IT loves it when our favorite childhood activities are validated as adult-appropriate “sports,” so we were especially pumped to hear that tree climbing is quickly becoming the next great outdoor activity.
The Christian Science Monitor reports that these “tree people” are no longer just arborists collecting research in the leafy canopy; rock climbers, adventure seekers, and even nostalgic adults have all turned to tree climbing to get back to their fun-loving roots—literally.
Using harnesses, carabiners, ropes, and helmets, enthusiasts can tackle greater challenges than the average backyard oak tree. Although the Mount Everest of trees has yet to be declared, there are plenty of options for getting some serious height: California redwoods, for instance, can grow to be more than 360 feet tall.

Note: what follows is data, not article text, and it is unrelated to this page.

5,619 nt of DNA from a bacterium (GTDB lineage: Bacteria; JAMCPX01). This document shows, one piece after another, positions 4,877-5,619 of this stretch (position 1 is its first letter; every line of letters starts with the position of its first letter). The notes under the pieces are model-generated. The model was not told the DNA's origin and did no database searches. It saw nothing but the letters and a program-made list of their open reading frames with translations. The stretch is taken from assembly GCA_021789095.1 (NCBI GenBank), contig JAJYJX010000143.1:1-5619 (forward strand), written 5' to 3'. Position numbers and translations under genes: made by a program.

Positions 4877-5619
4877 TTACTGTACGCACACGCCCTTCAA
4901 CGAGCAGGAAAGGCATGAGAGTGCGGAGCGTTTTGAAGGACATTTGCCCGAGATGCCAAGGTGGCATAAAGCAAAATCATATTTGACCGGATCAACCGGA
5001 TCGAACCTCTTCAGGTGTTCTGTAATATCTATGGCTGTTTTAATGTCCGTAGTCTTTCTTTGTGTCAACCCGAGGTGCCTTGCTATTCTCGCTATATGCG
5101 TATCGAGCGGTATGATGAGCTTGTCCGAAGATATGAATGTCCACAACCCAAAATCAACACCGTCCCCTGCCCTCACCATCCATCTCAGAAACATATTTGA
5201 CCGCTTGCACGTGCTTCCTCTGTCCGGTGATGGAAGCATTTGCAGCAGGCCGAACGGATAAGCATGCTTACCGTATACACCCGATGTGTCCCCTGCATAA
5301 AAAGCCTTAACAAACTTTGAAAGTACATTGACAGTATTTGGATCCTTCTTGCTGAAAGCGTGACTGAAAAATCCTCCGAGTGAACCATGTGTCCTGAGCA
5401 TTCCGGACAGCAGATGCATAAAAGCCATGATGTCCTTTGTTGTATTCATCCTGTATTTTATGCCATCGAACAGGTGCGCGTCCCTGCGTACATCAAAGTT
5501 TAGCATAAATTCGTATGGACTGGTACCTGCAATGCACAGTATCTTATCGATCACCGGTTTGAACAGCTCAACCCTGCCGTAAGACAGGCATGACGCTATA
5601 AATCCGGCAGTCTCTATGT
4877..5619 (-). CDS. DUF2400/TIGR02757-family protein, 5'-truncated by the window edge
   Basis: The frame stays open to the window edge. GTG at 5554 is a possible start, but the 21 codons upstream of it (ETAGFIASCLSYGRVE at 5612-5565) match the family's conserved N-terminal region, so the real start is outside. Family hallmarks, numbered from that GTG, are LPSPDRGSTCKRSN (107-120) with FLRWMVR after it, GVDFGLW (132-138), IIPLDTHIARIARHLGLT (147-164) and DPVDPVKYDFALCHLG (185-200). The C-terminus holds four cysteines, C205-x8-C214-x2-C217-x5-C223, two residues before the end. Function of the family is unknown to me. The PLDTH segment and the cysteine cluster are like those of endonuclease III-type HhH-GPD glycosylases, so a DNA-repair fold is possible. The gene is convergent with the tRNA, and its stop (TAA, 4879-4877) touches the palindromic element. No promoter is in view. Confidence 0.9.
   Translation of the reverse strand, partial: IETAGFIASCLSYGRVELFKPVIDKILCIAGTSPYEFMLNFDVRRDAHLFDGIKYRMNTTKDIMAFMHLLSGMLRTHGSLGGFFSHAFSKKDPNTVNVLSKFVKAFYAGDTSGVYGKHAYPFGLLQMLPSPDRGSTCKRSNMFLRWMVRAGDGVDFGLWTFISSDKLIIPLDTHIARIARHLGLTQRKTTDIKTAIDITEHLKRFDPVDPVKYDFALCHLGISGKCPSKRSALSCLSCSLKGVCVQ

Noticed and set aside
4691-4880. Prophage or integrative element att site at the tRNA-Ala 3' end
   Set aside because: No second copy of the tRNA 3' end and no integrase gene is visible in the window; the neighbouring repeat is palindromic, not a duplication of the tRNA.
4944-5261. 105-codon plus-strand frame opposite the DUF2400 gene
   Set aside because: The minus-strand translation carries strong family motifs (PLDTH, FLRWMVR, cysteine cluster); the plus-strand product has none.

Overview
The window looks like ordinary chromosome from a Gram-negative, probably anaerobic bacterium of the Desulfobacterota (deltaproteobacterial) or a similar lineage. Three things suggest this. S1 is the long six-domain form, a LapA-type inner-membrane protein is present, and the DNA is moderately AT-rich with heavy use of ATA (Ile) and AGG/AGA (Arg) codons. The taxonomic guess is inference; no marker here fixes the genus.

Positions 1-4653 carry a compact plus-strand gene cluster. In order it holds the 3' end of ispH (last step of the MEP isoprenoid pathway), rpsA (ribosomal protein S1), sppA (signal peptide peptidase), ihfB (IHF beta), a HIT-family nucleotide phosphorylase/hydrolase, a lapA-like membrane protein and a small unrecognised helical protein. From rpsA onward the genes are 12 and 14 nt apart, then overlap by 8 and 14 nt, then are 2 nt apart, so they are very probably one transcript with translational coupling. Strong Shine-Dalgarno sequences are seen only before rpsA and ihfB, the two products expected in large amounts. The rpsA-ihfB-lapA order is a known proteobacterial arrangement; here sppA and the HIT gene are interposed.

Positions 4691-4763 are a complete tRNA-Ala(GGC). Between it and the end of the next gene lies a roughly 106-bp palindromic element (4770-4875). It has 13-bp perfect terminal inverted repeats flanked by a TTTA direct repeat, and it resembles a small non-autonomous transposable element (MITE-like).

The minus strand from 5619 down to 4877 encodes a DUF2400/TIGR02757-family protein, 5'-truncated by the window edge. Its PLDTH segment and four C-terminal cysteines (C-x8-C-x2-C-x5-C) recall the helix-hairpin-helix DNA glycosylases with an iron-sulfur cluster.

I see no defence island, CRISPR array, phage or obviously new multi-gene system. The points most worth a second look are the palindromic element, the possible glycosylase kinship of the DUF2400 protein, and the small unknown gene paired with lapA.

Climbers subscribe to a Lorax lifestyle (our first and favorite environmentalist) and only use equipment that won’t harm the tree. Spikes are forbidden, as the punctures they leave can lead to a tree’s death.
There are even tree-climbing competitions, like the one held every year by the New England chapter of the International Society of Arboriculture. Outdoor gear and expedition companies, such as Oregon-based New Tribe and Arbor Quest, in Bloomfield, Michigan, are catering to those who want to give this alternative climbing option a try. Tree Climbers International also offers classes and advice for novice climbers looking to get started.
Towering or tiny, leafy or lean, the real payoff comes from the solitude and peacefulness one can achieve in the treetops. Nothing beats settling in the crook of your favorite tree and feeling, well, like you’re on top of the world.
- Nat Geo Expeditions